As the cruise industry continues to evolve, so does the actual experience. Interest in adventure cruising has really taken off in the past decade as travelers seek active, mind-expanding vacation experiences to write home about. From niche cruise lines to high-end ones, there are more options than ever before. Adventure cruising is something to seriously consider when dreaming up your next group cruise.
The world has become smaller because it’s so much easier to navigate. Does your group want a cold- or warm-weather adventure? Frosty-weather fans choose Antarctica, a continent that was virtually untouched by humans until the 20th century. Today more cruise lines than ever are offering Antarctica options. Seabourn Cruise Line just unveiled plans to offer four “Ultimate Antarctica and Patagonia” voyages, with the first departure this fall.
If your group prefers a balmy clime, consider the Amazon River or Galapagos Islands. Both Celebrity Cruises’ Celebrity Xpedition and Lindblad Expeditions offer year-round cruising in the Galapagos.
Celebrity Cruises is the only major cruise line that sails to the Galapagos. Its Celebrity Xpedition is an intimate mega-yacht that accommodates just 94 guests. Celebrity Xpedition has two exclusive itineraries that call on more than 20 island locations and works closely with the Galapagos National Park to ensure low-impact travel, leaving the islands pristine. All sailings are accompanied by naturalist guides certified by the national park.
Another nice touch? The Celebrity Xpedition is a seamless all-inclusive experience. The price covers all beverages (bottled water, beer, wine, spirits, as well as coffee and tea service, including espresso and cappuccino), gratuities and shore excursions. All snorkeling equipment is provided − wet suits, fins, masks, snorkels and vests. Three levels of excursions are ranked according to the activity involved.
Celebrity Xpedition’s seven-night cruise departs on Sundays. The cruise can be combined with pre- or post-cruise hotel stays in Quito, Ecuador, creating a 10- or 11-night experience. A post-cruise Peru visit also can be part of the package.
G Adventures recently increased capacity on the Amazon River with the launch of its newly refurbished purpose-built vessel, the Queen Violet. Departures began in May and continue through January 2014. The Queen Violet accommodates only 32 guests, and each journey includes visits to local villages where guests can spend time with a family.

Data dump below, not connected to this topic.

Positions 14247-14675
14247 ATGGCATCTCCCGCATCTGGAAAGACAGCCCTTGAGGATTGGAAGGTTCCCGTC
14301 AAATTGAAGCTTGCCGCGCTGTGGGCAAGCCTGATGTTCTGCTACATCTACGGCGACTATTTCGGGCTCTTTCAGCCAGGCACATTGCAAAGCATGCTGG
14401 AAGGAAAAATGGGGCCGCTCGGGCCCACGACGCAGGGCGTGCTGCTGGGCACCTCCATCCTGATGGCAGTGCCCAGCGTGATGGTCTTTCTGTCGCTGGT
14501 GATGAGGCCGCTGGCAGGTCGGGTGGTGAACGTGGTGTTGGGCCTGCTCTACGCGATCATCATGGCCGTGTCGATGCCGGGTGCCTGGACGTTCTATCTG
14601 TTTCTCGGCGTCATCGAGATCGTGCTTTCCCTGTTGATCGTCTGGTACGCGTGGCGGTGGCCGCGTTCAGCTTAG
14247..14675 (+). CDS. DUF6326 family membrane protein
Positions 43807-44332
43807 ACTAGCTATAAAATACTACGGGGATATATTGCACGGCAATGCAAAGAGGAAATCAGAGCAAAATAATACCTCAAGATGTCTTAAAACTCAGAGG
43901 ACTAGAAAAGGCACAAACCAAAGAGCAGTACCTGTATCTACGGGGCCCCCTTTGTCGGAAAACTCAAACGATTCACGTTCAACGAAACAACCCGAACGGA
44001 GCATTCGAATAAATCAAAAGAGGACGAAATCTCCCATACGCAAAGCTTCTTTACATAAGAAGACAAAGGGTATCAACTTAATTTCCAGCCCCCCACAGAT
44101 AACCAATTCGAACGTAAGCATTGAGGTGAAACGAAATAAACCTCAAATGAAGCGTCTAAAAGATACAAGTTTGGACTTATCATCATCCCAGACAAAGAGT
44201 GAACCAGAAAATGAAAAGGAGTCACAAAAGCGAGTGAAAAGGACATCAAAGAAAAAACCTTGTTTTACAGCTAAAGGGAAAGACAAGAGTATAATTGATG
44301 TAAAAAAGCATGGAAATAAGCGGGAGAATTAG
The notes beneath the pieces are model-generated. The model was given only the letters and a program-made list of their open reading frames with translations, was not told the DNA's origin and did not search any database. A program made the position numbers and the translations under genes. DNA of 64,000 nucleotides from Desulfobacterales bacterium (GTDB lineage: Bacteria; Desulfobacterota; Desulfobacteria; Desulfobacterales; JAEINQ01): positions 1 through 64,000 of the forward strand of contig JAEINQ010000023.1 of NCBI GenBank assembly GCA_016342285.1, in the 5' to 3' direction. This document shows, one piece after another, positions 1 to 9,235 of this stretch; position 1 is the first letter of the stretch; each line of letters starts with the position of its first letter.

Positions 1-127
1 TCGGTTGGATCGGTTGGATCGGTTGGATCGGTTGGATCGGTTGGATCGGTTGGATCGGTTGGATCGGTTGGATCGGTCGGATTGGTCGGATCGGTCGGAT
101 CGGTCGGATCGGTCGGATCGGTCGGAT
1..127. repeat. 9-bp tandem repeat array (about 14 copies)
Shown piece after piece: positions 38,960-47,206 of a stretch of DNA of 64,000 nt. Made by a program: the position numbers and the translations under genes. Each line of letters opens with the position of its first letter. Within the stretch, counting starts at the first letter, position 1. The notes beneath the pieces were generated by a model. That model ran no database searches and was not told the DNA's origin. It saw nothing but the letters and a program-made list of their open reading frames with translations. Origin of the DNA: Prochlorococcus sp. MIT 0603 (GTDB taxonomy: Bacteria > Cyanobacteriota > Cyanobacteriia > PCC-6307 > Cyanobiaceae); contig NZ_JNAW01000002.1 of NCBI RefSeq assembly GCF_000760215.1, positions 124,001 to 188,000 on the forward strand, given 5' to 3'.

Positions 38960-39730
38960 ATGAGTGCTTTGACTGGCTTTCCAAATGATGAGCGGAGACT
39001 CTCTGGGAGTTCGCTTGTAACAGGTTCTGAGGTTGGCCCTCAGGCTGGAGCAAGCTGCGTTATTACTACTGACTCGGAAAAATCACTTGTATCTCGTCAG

A company that created quite a legacy, Lindblad Expeditions was the first to take travelers to places where only scientists had gone. Sven Lindblad has continued what his father, Lars-Eric Lindblad, pioneered. Lars was among the first to take explorers to many offbeat destinations, including Antarctica (1966) and the Galapagos (1967).
Lindblad has increased the size of its owned and chartered fleet to 10 ships, with two of them based in the Galapagos. Worldwide options range from West Africa to the Arctic. It has added some new programs to its expeditions, such as kayaking in the polar regions and the Galapagos.
In 2004 Sven Lindblad created an unprecedented alliance with the National Geographic Society, and since then guests have been able to travel with National Geographic explorers, scientists, writers and other experts in diverse fields. Lindblad’s 96-passenger National Geographic Endeavor and 48-passenger National Geographic Islander expedition ships offer 10-day trips in the Galapagos. A 16-day option combines the cruise with a visit to Peru.
Silversea Cruises in 2008 launched its first expedition ship, the Prince Albert II, offering a new product that combined adventure cruising with its trademark ultra-luxury ambience. In 2011 the line renamed the ship the Silver Explorer and continues to market itineraries ideal for adventure-seeking travelers who appreciate returning to Silversea’s pampering after a day of authentic experiences in wild places. The 132-passenger ship roams the world, from Antarctica and Polynesia to Norway, Iceland and Northern Canada. The line’s newest addition, the 100-guest Silver Galapagos, starts seven-night Galapagos cruises in September.
The Silverseas expedition leader works closely with the captain to make sure opportunities for exploration and adventure are the best possible, based on weather, wildlife activity and other factors. Zodiac excursions are led by the expedition team or a guest host. Activities vary with the actual itinerary and are designed for different levels of physical ability and interests. Shore excursions are complimentary. Another nice touch: The itineraries follow a tentative schedule, which allows for some flexibility as far as staying longer at a site of particular interest.
Seabourn Cruise Line’s new, all-inclusive Antarctica/Patagonia cruises include five days touring the White Continent. The Seabourn Quest departs Nov. 20, Jan. 4 and Jan. 25 on 21-day cruises, while a special 24-day holiday version departs Dec. 11 and includes South Georgia Island. Passengers will be able to view glaciers and wildlife while cruising along the shore in Zodiac rafts. While in Antarctica, guests will be led by a team of naturalists, scientists and historians. Seabourn ensures that these itineraries will have a minimal impact on the environment. For instance, guests will be required to disinfect their shoes before traveling to and from shore. Once on land, they must stay in a small, contained group. Because of the great interest, Seabourn plans to offer a few more Antarctica voyages later in 2014.
With the increased demand for offbeat travel and authentic experiences, adventure cruising appears to be a growth niche that group planners should not ignore. These trips are not for everyone, but for those with the time, the money and a sense of wanderlust, an expedition to the Galapagos, Antarctica or the Amazon promises to be the trip of a lifetime.